City and the other “dobbschads” rebuttal? This is not a normal election, and you can’t treat it like one.
It turns out they were completely right.
In many ways, the crash-and-burn flare to this year’s punditry is the culmination of a judgment national media first made in the early hours of Nov. 9, 2016. Reeling from Hillary Clinton’s shocking defeat, they decided the American electorate was stupid and Donald Trump’s culture war populism was a brilliant and effective strategy.
Like children visiting the zoo on a hot summer day, the beltway journalists flocked to diners in Pennsylvania, truck stops in Ohio and state fairs in Wisconsin. They desperately looked for a way to explain the phenomena of white working-class voters and lifelong Democrats who swept Obama into office twice, abandoning the party to back a New York billionaire.
The lesson they took back to D.C. was liberals were out of touch. They were “woke” and unconcerned with the economic issues that “real Americans” care about.
Prominent Democrats such as James Carville — Bill Clinton’s geriatric White House advisor who, 30 years ago, coined the famous slogan “It’s the economy, stupid” — chastised the party for abandoning his winning mantra in favor of an unpopular socially liberal strategy.
“Some of these [Democrats] need to go to a ‘woke’ detox center or something,” he told Judy Woodruff last year.
“Woke” quickly became a right-wing buzzword — featured in attack ads on corporations, politicians, or just anyone slightly to the left of Attila the Hun as conservatives geared up to punish more “elitist” liberals at the polls.
If anyone called the GOP culture war strategy into question after defeats in 2018 and 2020, it was brief and relatively muted. After all, despite their aggregate losses, Republicans beat four incumbent senators in 2018 and significantly overperformed expectations in 2020, leaving President Joe Biden with razor-thin majorities in both legislative chambers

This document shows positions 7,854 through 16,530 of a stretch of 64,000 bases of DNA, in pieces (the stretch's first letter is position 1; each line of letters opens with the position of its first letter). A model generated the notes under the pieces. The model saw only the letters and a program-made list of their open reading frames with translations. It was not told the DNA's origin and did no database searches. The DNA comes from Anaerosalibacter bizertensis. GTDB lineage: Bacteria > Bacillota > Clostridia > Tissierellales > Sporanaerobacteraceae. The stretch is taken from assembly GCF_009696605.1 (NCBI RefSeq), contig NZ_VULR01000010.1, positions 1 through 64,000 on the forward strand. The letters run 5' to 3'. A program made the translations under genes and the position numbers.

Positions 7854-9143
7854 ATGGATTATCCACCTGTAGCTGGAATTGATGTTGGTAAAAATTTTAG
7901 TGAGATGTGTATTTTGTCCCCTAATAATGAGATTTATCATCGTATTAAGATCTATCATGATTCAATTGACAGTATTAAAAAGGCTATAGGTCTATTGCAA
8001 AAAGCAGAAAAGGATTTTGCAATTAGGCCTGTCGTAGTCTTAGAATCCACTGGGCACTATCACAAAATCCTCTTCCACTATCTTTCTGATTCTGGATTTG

So, as the president went to Congress seeking wins in the face of a shrinking agenda, Republicans regrouped and turned their gaze on the next major target — election day 2021 and the Virginia Governor’s chair.
The Commonwealth has shot blue over the past two decades, and in 2020, Biden carried it by double digits — the first time a Democrat had done so since Franklin D. Roosevelt in 1944. But Democratic support was more tenuous than national groups may have figured.
The struggle for Republican strategists in the Trump era is maintaining their landslide margins and turnout in rural areas while winning back defecting suburbanites turned off by the “Make America Great Again” message. Marrying the “country club” wing — embodied by traditional conservatives such as Mitt Romney — with the nationalistic and anti-establishment Trump side may seem like an impossible contradiction since the populist rhetoric that alienates educated, suburban voters, is exactly what drives overwhelming rural turnout. However, Virginia might have been the most favorable environment for the strategy.
This is largely due to the unique demographics of Northern Virginia and the high propensity of ex-government employees currently living in the Washington, D.C. suburbs. Many of them worked in the Bush administration or for various Republicans in Congress. They may have voted for Biden in 2020 but are still conservatives at heart, and the “right kind” of Republican could win their vote.
That Republican happened to be Glenn Youngkin, who upset former Democratic Gov. Terry McAuliffe by 2% in the traditional bellwether for the upcoming midterms. Youngkin outperformed Trump’s margin by almost 12% and, in a flash, analysts looked to the Old Dominion and saw the makings of a clear Republican romp in 2022.